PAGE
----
The Sweet Life in Paris

Pastry chef David Lebovitz praises the French capital without sugar-coating.
living the sweet life in paris

In 2002, following his partner’s death, David Lebovitz gamely decided to throw over his comfortable and accomplished life in the Bay Area, where he’d worked as pastry chef at Chez Panisse for 13 years, and move to Paris. Books by Americans in Paris tend to be either starry-eyed love letters or grump-fests. As an American who has lived in Paris for the past 23 years, I can assure you that the reality is much more nuanced, which is one of the things I love about Lebovitz’s new book, Living the Sweet Life in Paris.

Lebovitz dares to challenge the fiercely entrenched belief of many Americans that Paris is the world’s ultimate gastronomic paradise by giving the city and its food a couple of judicious kicks in the shin. (“When I think of a French supermarket,” he says, “the feeling that comes to mind is a Romanian prison.”) Critical though he may be of Paris and Parisians, he realizes he’s become one of the latter the day he takes a shower and puts on a clean shirt just to take out the garbage (“The unspoken golden rule {of Parisian life} is knowing that you’re going to be judged on how you look and how you present yourself). I love his sideways response to the question that’s incessantly posed to any American who choses to live abroad—will you ever come home?

But, still, he’s happy here. “It’s the bakeries with their buttery croissants served oven-fresh each morning, the beautiful outdoor markets where I forage for my daily fare, the exquisite chocolate shops that still, after all these years, never stop astounding me every time I step inside, and, of course, the quirky people that make Paris such a special place,” he says, noting, “And now I can count myself as one of them.” In an especially entertaining chapter, “A Fish Out of Water,” Lebovitz writes about his stint as a poissonier in the Marché d’Aligre. “I’m scared of fish. Terrified of them,” he says, but scraping the scales off of John Dories at the break of dawn is his way of vanquishing that fear.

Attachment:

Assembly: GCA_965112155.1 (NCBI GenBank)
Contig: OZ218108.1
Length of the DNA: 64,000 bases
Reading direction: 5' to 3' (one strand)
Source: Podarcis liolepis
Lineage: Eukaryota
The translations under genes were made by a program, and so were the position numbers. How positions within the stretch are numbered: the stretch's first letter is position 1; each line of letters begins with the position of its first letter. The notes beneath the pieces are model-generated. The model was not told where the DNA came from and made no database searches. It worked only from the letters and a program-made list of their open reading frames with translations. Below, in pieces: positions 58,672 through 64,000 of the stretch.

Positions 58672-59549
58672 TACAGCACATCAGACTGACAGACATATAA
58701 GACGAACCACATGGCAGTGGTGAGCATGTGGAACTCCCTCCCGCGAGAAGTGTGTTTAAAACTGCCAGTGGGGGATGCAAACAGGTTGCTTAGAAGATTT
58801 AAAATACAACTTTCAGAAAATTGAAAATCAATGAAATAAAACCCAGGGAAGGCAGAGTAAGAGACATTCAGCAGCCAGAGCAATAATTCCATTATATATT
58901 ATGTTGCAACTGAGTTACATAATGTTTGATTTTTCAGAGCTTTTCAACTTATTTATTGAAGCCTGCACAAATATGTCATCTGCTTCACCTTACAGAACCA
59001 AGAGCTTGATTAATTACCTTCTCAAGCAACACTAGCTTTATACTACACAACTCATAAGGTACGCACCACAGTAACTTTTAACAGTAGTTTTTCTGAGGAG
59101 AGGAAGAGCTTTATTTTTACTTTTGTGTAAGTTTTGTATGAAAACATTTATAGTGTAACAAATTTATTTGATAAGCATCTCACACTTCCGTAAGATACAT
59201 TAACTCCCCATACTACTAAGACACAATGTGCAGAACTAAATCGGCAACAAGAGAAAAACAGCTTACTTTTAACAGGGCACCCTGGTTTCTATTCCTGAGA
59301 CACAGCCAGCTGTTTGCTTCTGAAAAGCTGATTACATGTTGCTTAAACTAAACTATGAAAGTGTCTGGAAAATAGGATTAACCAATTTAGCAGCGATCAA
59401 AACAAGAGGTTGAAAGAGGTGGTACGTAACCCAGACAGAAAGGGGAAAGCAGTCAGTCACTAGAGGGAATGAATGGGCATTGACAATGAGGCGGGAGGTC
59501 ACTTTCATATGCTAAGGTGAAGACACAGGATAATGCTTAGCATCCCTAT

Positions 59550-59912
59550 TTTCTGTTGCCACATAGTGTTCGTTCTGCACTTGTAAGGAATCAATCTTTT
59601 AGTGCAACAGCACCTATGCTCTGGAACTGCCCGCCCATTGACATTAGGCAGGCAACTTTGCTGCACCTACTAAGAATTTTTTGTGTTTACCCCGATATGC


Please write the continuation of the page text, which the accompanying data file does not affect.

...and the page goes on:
You don’t go to this book without looking for the sweet spot, though, and Lebovitz delivers by praising the tiny Pâtisserie Viennoise on the Rue de l’Ecole de Médecin for serving the best hot chocolate in the city (while pointing a finger at more famous places like Ladurée and Angelina), revealing the best place to buy bakeware (MORA), and divulging the name of his favorite candy shop (A l’Etoile d’Or, in the Marais). You’ll want recipes, too, and Lebovitz won’t let you down.

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